POLICE Magazine

DEC 2018

Magazine for police and law enforcement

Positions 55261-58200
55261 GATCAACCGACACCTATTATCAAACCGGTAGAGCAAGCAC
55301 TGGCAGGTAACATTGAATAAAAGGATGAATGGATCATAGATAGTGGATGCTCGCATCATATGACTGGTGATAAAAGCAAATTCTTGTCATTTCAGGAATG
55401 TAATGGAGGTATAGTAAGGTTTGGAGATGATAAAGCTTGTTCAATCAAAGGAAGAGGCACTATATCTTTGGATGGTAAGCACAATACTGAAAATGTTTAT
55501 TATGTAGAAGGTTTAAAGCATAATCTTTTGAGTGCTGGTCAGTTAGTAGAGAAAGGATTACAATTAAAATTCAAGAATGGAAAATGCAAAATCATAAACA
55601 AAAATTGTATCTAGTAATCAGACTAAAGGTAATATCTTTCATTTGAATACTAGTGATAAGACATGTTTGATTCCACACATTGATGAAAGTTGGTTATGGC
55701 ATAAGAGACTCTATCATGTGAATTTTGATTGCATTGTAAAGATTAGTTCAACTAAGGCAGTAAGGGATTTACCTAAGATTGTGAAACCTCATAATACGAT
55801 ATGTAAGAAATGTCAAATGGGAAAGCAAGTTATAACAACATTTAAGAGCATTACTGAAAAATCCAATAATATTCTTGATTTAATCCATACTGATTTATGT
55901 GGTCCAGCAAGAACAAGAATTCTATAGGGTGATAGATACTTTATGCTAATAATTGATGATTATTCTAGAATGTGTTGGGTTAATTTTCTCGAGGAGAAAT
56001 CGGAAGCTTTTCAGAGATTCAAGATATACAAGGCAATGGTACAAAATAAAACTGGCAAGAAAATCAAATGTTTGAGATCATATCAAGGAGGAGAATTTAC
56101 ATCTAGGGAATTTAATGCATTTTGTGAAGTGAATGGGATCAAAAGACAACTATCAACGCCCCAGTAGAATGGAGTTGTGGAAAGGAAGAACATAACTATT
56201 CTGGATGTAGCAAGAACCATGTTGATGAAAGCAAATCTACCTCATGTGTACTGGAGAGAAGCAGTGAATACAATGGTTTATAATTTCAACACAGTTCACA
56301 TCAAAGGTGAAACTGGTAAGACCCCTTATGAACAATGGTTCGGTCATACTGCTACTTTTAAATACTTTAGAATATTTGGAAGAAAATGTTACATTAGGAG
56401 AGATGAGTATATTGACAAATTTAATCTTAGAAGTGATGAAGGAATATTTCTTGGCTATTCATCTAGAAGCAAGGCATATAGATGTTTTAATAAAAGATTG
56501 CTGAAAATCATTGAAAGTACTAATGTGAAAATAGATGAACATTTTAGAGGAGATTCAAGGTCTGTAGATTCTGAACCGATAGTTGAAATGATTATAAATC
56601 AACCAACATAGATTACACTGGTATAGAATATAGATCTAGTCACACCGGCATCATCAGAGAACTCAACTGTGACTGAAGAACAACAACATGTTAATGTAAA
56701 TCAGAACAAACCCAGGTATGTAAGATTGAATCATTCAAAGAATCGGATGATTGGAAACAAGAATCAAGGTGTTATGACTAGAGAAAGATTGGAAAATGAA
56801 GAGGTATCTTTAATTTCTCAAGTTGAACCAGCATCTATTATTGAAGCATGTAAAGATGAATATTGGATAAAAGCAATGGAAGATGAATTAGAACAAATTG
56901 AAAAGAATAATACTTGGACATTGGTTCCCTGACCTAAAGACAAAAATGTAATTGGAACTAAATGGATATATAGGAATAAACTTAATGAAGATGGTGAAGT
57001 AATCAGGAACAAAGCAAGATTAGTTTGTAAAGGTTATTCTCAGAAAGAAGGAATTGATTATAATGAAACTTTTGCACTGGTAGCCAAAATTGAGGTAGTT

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T H E T H I N G S Y O U C A R R Y 34 POLICE DECEMBER 2018 olice officers across America carry on their person and in their "go bags" myriad personal items that were not issued by their departments. ese items may be symbolic, sentimental, personal, practical, or tactical. We wanted to find out what you carry, so POLICE Magazine did an informal— and completely unscientific—survey of active-duty and retired officers asking, "What are some of the personal items that you carried on duty and what is some of the personally owned gear you use on the job?" We spoke with officers on all points on the compass rose—from the scorching hot deserts in the Southwest to the bitterly cold areas up on the Canadian border. We found that some of the things car- ried by officers in the cold winters of Min- nesota make no sense for officers in Flor- ida—and vice-versa. However, we also got some surprisingly similar responses from all over the country, from officers in places like Alaska, California, Florida, Illinois, Massachusetts, Ohio, Texas, Vir- ginia, Washington, and Wyoming. THE PERSONAL THINGS Some of the personal objects officers reported carrying were sentimental in nature. Among the common responses were a pocket Bible, a copy of the United States Constitution, a medallion bearing the image of Saint Christopher, a chal- lenge coin, a wristband bearing the name and badge num- ber of a fallen colleague, and similar objects. Others carried highly personal items—the most com- mon being a photo of the officer's family, either in their wallet or tucked into the brim of their uniform hat. One officer said that he carries a plas- tic heart one of his daughters made for him, adding that in the pocket of his trauma plate he carries a playing card on which his other daughter had embedded a jewel and hand-written the word "dad." Other items were practical in nature, with a couple officers saying they car- ried backup reading glasses in case their prescription glasses were broken in an altercation. Many officers also reported carrying sunglasses. Some officers carried items that helped them keep an even keel on patrol. One retired officer said that he carried a handkerchief "because you are the first responder for you." "I discovered that chewing gum helped me keep calm, so I always had a couple packs of gum in my pocket," an- other officer said. "I even had backup gum in my car blow-out-bag." THE PRACTICAL THINGS None of the respondents from warm-weather states said they carried pocket warmers, but most of the officers in the cold-weather regions said they did so from October though April. A good number of officers said that they wear para-cord bracelets, which are a mashup of sentimental and practical. ey bear a in Blue Line or another inherent message, but also can be unwound and used as a length of 300-pound- test rope. PHOTO: GETTY IMAGES SOME OF THE PERSONAL OBJECTS OFFICERS REPORT CARRYING ON DUTY ARE SENTIMENTAL IN NATURE, WHILE OTHERS CARRY HIGHLY PERSONAL ITEMS. MOST—IF NOT ALL—SAID THAT THE MAJORITY OF THE "EXTRA STUFF" THAT THEY CARRY WAS DUTY GEAR THAT WAS PERSONALLY PURCHASED BECAUSE THE DEPARTMENT DID NOT ISSUE IT. DOUG WYLLIE P

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